South Carolina’s DUI Laws and Conviction Penalties

The consequences of a 1st, 2nd, and 3rd DUI in South Carolina.

Like all states, South Carolina prohibits driving while under the influence (DUI) of drugs and/or alcohol. However, South Carolina differs from some other states in how it defines driving under the influence

This article outlines exactly how South Carolina law defines a DUI offense and the penalties a convicted driver might face for a first or repeat DUI conviction.

South Carolina's DUI Laws

To convict a driver of a DUI in South Carolina, prosecutors must prove to the court that the accused was driving a vehicle:

In other words, a DUI conviction can be based on BAC or proof of actual impairment.

What It Means to be "Driving" a Vehicle Under South Carolina's DUI Laws

In many states, a driver can be convicted of a DUI without actually putting the vehicle in motion. But under South Carolina law, the prosecution must prove the person actually put the vehicle in motion to get a DUI conviction.

How South Carolina Law Defines "Under the Influence"

Generally, a driver is considered to be "under the influence" when his or her faculties to drive a motor vehicle are materially and appreciably impaired. At trial, the prosecutor may have the arresting officer testify as to observations such as the driver's stumbling or bloodshot eyes. Prosecutors sometimes use an expert witness as well to explain how certain substances can affect a person's ability to drive.

Alternatively, a prosecutor can obtain a DUI conviction by using the driver's blood or breath test results. If the driver has a BAC of .08% or more, the driver can be convicted of DUI (called a "per se DUI") without proof of actual impairment.

Penalties for a 1st, 2nd, and 3rd DUI in South Carolina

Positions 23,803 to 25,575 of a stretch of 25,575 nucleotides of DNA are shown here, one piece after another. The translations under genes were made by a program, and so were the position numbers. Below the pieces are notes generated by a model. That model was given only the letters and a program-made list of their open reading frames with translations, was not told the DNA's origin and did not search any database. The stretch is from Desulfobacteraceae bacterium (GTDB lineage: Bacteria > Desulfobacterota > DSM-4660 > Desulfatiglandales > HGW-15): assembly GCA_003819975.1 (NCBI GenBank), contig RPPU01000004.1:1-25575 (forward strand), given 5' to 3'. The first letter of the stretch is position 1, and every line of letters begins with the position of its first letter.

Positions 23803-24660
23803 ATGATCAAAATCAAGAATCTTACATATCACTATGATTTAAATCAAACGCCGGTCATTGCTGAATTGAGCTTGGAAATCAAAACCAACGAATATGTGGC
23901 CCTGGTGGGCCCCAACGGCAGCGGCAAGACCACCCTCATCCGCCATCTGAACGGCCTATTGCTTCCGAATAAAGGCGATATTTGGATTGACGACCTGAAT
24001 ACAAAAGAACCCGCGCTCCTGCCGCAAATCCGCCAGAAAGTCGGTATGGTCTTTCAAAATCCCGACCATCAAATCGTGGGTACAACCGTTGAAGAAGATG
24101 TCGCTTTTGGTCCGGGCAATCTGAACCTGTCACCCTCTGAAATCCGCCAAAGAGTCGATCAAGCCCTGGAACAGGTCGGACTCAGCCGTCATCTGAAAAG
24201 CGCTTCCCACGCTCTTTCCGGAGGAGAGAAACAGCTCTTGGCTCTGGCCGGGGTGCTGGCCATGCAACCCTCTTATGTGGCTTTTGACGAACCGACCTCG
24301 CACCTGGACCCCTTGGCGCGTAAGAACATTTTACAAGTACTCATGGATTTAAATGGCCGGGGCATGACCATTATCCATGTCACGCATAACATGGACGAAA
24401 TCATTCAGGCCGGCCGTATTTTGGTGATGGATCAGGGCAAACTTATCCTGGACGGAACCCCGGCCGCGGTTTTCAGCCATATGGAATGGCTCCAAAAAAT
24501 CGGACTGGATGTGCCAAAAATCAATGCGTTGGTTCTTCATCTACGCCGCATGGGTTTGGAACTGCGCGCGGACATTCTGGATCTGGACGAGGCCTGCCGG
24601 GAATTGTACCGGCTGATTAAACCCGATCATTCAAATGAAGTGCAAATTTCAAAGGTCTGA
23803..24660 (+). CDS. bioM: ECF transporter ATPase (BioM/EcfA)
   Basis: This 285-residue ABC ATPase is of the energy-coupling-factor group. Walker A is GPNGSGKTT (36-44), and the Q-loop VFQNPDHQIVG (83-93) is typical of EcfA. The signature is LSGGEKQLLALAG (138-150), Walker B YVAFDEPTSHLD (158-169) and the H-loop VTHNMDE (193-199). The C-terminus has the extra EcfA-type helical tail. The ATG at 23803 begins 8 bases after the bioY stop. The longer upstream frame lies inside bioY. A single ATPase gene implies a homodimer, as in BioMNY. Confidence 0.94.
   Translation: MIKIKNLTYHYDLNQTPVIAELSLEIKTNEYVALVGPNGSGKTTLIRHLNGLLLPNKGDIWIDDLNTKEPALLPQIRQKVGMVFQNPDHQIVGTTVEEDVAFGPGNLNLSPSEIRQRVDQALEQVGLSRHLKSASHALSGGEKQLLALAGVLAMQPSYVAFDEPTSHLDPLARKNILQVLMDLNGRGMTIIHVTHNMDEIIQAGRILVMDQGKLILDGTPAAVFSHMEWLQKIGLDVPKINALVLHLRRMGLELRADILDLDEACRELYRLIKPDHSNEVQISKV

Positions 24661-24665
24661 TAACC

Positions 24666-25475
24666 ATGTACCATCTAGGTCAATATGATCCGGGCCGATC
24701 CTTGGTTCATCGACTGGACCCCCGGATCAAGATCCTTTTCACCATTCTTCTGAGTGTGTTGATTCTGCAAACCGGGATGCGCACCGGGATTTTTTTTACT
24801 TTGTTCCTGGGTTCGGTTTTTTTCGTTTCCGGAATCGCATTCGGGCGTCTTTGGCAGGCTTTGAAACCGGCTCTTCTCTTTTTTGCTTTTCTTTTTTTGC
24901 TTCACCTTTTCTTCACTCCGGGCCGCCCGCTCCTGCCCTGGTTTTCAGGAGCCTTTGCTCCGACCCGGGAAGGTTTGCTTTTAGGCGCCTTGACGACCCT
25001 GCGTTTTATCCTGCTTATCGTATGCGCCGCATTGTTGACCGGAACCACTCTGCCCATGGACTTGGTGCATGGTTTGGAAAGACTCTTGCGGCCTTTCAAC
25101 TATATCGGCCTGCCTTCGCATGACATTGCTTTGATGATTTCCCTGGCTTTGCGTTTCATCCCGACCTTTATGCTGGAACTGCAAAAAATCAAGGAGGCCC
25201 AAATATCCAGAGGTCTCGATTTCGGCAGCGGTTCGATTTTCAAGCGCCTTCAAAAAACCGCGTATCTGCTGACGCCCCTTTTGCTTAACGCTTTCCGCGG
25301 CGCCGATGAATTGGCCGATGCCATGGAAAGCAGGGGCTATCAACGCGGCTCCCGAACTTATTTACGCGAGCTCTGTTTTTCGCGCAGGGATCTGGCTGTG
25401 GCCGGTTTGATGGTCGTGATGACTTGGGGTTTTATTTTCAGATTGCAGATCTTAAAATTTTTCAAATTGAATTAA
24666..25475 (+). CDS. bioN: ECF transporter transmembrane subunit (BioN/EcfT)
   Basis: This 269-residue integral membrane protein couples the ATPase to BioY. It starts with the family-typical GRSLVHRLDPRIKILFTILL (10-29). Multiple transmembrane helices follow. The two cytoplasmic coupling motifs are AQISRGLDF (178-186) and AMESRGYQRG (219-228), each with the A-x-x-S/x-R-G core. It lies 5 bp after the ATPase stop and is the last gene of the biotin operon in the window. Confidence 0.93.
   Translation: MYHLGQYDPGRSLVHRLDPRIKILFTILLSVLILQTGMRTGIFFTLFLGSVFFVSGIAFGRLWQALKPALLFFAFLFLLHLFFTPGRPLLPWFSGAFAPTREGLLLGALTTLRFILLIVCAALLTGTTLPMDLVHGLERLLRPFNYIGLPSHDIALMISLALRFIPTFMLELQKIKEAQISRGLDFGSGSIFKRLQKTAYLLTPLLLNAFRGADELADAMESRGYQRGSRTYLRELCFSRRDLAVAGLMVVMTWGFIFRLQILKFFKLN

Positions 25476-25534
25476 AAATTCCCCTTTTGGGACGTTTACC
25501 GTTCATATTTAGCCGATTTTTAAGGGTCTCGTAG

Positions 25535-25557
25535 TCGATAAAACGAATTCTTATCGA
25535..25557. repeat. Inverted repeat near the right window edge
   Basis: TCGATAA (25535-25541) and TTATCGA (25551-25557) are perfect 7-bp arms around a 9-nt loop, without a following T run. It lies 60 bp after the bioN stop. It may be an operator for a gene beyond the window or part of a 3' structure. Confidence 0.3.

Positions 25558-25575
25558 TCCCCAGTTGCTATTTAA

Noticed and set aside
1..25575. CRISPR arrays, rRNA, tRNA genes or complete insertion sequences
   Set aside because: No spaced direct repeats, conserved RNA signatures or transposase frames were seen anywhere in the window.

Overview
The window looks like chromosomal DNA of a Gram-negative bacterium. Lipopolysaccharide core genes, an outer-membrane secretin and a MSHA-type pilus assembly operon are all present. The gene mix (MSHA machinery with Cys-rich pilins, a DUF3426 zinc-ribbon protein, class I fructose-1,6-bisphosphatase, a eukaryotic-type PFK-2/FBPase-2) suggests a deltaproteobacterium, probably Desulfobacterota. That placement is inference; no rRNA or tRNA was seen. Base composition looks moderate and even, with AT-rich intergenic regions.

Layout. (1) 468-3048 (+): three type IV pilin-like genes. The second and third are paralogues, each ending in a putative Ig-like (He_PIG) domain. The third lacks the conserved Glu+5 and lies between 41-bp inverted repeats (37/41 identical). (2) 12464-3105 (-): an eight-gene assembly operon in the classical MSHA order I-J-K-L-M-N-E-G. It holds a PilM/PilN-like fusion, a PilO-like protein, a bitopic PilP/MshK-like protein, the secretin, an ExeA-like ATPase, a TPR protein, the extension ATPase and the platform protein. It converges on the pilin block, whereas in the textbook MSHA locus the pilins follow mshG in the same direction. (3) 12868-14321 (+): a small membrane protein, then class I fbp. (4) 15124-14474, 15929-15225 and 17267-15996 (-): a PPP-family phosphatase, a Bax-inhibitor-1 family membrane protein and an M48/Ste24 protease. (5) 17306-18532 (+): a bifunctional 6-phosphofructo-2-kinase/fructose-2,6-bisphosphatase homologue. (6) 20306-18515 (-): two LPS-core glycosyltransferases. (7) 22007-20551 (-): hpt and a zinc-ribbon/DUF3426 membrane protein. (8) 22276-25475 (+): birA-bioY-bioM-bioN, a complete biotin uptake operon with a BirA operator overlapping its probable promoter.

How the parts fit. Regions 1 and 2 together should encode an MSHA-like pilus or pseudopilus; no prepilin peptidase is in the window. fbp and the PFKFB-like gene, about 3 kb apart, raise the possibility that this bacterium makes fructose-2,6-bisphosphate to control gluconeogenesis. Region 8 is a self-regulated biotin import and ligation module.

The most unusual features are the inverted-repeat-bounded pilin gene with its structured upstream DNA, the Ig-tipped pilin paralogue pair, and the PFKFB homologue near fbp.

South Carolina statutes specify the minimum and maximum penalties for a DUI conviction based on the number of prior offenses. Only DUI convictions within the last ten years are counted.

Jail Time and Fines for South Carolina DUI Convictions

The chart below outlines the range of jail time and fines for a first, second, and third DUI conviction in South Carolina.

1st Offense

2nd Offense

3rd Offense


48 hours to 30 days

5 days to 3 years

60 days to 3 years



$2,100 to $5,100

$3,800 to $6,300

Substance Abuse Evaluations and Treatment for South Carolina DUI Offenders

All persons convicted of a DUI in South Carolina must enroll in and complete the "Alcohol and Drug Safety Action Program" (ADSAP). After the driver completes an alcohol and drug abuse evaluation, the ADSAP coordinator will prescribe a specific treatment program tailored to the driver's evaluation results.

South Carolina DUI Probation

Instead of imposing a long jail sentence, many judges will place the offender on probation for one to five years. During probation, the offender is required to comply with certain court rules such as following the prescribed treatment plan and maintaining sobriety.

Generally, the offender must complete the mandatory minimum jail sentence before starting probation. But for a first-offense DUI, the judge can order completion of community service in lieu of the minimum jail time.

South Carolina's Enhanced DUI Penalties for an Excessive BAC

Drivers with a BAC of .10% or more will generally face increased penalties. These penalties depend on the exact BAC level and the number of prior offenses.

BAC of .10% to .16%

BAC of .16% or more

First offense

3 to 30 days jail and $500 fine

30 to 90 days jail and $1,000 fine

Second offense

30 days to 2 years jail and $2,500 to $5,500 fine

90 days to 3 years jail and $3,500 to $6,500 fine

Third offense

90 days to 4 years and $5,000 to $7,500 fine

6 months to 5 years jail and $7,500 to $10,000 fine

South Carolina Felony DUI Penalties

Most DUI convictions are misdemeanors. However, a DUI can be charged as a felony in South Carolina if the driver causes great bodily injury or death to another person.

South Carolina DUIs Involving Serious Injuries

A DUI that involves great bodily injury will result in $5,100 to $10,100 in fines and 30 days to fifteen years in prison. Offenders will be subject to an ignition interlock restriction (explained below) for three years.

South Carolina DUIs Involving Deaths

A DUI that involves a fatality will result in $10,100 to $25,100 in fines and one to 25 years in prison. The driver will also be subject to an ignition interlock restriction for five years.

License-Related Penalties for South Carolina DUI Offenses